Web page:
Grid-related costs are the marginal costs of transmission constraints and losses, reflected in the price spreads between locations. Variable renewable energy (VRE) generators tend to produce disproportionately more power in regions of low electricity demand. The highest grid-related costs are related to offshore wind, which is usually installed the farthest from the consumer. Strong transmission networks in many regions in Europe feature lower grid-related costs than large countries with weak grids, such as in the midwest regions of the US where wind resources are very high. SPP has successfully increased its transmission capacities over the last year in order to reliably dispatch record levels of 33% of real-time wind penetration in 2014. CAISO on the other hand implemented its Energy Imbalance Market in 2014, allowing balancing authorities outside the ISO’s balancing area to participate in CAISO’s real-time market. This increases the geographical diversity of the resources that have to be balanced.

Midwestern states where onshore wind resources are the highest also suffer from the poorest grid transmission connections. (source: NREL)

Profile costs

Profile costs are the marginal costs of the temporal variability of VRE output which results in a new profile of net load to be met by the residual capacity (total capacity excluding VREs). Even if we assume that VRE generation could be perfectly forecasted and the entire market has unrestricted transmission capacity, eliminating the previously explained costs, VRE variability would have economic consequences. A first part of these profile costs is the cost of adjusting the output of thermal plant to the changing net load profile, which has higher ramps and a higher need of cycling reserves, this is called the ‘flexibility effect’. The second and most important profile cost is called the ‘utilization effect’ and comes from a reduced utilization of thermal plants, despite a need to maintain a high capacity for reduced amounts of operation time. This is the most important integration cost and is estimated to contribute to two thirds of integration costs at high penetration levels.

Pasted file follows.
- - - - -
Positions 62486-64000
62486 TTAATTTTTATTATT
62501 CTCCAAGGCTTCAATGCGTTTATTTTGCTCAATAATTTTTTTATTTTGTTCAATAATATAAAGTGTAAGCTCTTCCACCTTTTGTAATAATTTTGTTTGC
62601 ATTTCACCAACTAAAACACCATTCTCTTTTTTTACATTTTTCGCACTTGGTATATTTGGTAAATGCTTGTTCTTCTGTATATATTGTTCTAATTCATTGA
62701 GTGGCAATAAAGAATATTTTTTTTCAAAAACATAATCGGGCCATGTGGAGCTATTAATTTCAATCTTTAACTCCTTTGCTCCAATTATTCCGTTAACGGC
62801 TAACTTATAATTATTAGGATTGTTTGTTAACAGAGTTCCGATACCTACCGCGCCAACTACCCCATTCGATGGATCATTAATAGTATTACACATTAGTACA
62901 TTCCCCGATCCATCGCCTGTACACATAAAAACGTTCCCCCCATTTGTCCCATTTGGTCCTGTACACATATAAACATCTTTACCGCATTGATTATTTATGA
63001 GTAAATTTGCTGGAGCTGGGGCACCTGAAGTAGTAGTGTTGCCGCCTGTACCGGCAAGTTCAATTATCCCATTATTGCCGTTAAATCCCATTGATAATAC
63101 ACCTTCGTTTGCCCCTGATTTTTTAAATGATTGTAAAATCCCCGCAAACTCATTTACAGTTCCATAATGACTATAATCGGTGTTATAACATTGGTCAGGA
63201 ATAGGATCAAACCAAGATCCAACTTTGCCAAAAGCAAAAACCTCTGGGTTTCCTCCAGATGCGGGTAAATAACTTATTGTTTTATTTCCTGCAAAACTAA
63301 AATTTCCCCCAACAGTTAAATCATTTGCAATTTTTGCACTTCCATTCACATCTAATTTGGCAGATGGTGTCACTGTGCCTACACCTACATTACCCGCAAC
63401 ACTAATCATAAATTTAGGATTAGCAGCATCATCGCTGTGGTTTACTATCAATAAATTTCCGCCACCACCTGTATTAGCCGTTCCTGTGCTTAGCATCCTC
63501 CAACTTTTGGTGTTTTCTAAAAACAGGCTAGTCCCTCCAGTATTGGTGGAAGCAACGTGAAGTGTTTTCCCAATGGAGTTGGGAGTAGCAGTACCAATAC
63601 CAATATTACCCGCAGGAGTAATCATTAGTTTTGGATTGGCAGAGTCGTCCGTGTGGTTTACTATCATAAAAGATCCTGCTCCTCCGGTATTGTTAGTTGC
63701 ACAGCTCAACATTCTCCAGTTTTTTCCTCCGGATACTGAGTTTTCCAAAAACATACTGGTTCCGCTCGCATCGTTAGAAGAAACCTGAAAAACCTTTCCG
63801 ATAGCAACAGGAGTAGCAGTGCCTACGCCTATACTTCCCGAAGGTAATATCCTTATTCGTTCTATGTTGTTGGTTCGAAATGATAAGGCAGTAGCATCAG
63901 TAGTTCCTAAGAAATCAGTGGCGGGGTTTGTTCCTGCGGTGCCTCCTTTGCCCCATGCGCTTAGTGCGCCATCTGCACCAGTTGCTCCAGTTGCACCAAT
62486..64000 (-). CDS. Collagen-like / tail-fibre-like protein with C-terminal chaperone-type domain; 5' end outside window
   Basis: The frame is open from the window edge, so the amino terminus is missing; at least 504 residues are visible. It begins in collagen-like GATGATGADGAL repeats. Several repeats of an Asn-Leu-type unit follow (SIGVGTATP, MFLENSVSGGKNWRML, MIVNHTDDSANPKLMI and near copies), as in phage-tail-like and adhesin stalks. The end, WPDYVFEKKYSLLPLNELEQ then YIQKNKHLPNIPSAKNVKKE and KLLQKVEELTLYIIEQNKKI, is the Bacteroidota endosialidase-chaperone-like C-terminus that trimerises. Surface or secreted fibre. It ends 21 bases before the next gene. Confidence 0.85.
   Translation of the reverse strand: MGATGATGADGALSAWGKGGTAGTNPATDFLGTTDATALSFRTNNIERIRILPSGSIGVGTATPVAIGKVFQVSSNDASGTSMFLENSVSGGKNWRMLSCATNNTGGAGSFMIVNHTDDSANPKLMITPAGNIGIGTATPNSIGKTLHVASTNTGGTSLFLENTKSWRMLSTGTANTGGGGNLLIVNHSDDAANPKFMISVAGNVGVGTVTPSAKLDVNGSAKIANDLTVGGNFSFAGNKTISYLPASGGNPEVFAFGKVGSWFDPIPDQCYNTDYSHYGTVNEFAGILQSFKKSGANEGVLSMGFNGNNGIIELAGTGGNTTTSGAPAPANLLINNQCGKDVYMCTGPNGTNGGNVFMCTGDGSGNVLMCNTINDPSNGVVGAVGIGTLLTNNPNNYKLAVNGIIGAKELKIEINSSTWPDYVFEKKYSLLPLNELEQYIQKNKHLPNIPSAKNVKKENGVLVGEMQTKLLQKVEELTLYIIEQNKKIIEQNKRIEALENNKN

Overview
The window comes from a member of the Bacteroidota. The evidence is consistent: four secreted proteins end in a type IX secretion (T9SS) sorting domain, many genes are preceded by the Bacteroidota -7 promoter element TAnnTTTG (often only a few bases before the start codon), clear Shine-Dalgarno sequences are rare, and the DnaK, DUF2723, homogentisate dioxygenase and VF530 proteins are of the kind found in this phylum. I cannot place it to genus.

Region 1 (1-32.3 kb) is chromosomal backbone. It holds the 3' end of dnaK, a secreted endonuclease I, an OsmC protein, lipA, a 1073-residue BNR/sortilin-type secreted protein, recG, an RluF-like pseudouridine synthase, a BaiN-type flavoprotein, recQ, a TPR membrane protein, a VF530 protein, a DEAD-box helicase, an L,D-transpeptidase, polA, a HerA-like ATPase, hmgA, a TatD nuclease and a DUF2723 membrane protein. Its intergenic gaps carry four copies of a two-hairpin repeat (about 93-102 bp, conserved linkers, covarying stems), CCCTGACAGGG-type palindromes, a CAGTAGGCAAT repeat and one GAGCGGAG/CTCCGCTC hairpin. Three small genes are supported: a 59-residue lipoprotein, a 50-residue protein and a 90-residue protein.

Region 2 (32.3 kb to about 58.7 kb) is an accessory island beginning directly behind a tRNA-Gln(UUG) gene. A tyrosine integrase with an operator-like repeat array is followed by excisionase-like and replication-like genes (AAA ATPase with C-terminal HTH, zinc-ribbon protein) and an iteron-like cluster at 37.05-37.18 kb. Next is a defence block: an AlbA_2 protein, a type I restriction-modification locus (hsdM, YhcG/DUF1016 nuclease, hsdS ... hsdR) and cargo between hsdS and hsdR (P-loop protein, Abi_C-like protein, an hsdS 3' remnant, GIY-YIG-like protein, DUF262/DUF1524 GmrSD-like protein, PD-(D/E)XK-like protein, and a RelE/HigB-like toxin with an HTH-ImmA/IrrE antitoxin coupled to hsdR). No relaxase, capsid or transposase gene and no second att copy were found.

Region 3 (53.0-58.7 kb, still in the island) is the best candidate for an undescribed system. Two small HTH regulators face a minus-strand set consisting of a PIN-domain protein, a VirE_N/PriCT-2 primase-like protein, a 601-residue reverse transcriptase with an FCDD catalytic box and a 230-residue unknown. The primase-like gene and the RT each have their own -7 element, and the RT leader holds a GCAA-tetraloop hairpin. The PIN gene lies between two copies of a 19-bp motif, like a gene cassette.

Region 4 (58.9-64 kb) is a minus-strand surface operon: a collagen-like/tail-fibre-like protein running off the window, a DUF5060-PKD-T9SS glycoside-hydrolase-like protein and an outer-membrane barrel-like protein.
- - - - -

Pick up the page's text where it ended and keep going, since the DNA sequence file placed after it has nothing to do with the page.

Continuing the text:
The so-called ‘duck-curve’ shows the impact of growing PV capacity on the load profile of CAISO and the increased need for high ramp-up during the evenings. (source: CAISO)

If the United States is serious about their recently unveiled plans to significantly cut carbon emissions in the electricity sector, a massive transition towards renewable energy technologies will have to be made. Recent developments in key states such as California and Texas have been going in the right direction, but to allow further integration of variable renewable energy sources such as wind and solar power, the operation of the power systems will have to be adapted. Apart from an important increase in transmission capacities, an increase in flexibility and liquidity of the markets, the widespread use of  accurate VRE forecasting technologies such as Nnergix’ by transmission system operators, market participants and independent power producers will be critical for an efficient power system.

 

For more detailed information, acces to full article here. (By Cyrille Dubois, Cuong Ngo and Le Chen)